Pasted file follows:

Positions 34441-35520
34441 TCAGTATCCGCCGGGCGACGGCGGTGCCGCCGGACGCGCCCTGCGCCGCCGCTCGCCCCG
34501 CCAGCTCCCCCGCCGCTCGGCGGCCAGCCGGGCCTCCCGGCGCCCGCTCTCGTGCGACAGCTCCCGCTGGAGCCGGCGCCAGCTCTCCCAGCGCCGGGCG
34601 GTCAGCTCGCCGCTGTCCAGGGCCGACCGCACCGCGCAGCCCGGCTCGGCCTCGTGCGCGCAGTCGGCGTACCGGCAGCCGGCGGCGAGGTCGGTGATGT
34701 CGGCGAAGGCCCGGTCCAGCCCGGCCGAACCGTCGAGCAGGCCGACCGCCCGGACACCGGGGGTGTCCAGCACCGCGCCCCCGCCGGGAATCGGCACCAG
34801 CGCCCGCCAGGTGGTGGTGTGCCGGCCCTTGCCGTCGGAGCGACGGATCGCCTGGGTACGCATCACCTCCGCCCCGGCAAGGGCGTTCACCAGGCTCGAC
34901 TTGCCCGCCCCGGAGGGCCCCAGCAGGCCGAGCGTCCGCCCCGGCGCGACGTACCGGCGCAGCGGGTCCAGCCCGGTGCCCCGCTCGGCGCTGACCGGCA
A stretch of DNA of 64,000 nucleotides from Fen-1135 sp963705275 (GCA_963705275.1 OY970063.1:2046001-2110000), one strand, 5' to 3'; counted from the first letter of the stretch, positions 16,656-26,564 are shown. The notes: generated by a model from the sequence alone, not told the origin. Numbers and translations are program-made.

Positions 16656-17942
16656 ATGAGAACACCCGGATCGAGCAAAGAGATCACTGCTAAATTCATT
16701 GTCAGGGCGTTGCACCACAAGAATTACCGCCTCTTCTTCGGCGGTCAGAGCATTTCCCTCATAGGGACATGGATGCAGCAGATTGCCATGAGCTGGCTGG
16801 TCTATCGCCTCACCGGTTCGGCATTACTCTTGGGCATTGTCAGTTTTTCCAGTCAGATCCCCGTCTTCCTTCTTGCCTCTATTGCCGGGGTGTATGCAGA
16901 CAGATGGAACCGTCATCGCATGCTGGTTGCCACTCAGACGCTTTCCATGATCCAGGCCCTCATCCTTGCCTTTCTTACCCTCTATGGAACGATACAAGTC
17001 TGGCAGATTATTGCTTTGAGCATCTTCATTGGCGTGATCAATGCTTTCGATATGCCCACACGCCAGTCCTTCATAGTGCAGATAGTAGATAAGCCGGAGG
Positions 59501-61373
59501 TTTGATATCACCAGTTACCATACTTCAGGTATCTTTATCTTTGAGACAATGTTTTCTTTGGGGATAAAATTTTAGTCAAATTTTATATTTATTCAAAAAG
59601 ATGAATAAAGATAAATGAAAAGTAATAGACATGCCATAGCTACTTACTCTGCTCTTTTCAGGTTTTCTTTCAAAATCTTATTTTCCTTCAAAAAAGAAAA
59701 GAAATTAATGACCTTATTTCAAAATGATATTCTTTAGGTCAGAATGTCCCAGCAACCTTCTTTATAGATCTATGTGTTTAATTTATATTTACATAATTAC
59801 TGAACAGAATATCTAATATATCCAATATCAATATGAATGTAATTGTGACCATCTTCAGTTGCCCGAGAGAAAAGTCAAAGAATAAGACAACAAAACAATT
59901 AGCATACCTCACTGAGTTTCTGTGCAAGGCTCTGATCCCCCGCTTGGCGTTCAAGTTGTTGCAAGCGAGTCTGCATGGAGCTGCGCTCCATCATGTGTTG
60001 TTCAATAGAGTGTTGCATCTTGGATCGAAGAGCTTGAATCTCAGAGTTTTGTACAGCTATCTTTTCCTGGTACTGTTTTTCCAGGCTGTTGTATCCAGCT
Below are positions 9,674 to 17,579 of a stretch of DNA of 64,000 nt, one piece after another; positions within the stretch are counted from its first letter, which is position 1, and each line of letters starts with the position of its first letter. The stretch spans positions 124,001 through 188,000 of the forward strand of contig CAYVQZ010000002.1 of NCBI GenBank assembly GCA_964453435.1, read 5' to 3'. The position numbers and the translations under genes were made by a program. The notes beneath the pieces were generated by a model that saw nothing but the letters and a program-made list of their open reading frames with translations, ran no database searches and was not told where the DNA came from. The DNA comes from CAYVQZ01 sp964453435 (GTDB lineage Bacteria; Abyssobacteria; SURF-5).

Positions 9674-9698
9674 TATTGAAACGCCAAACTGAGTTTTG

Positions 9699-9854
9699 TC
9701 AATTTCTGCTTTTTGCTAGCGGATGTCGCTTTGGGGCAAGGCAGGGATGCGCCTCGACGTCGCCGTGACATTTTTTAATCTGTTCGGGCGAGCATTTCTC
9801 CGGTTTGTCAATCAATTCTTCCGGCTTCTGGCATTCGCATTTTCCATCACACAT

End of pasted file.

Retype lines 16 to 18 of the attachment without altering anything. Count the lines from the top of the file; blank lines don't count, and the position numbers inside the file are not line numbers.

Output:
59501 TTTGATATCACCAGTTACCATACTTCAGGTATCTTTATCTTTGAGACAATGTTTTCTTTGGGGATAAAATTTTAGTCAAATTTTATATTTATTCAAAAAG
59601 ATGAATAAAGATAAATGAAAAGTAATAGACATGCCATAGCTACTTACTCTGCTCTTTTCAGGTTTTCTTTCAAAATCTTATTTTCCTTCAAAAAAGAAAA
59701 GAAATTAATGACCTTATTTCAAAATGATATTCTTTAGGTCAGAATGTCCCAGCAACCTTCTTTATAGATCTATGTGTTTAATTTATATTTACATAATTAC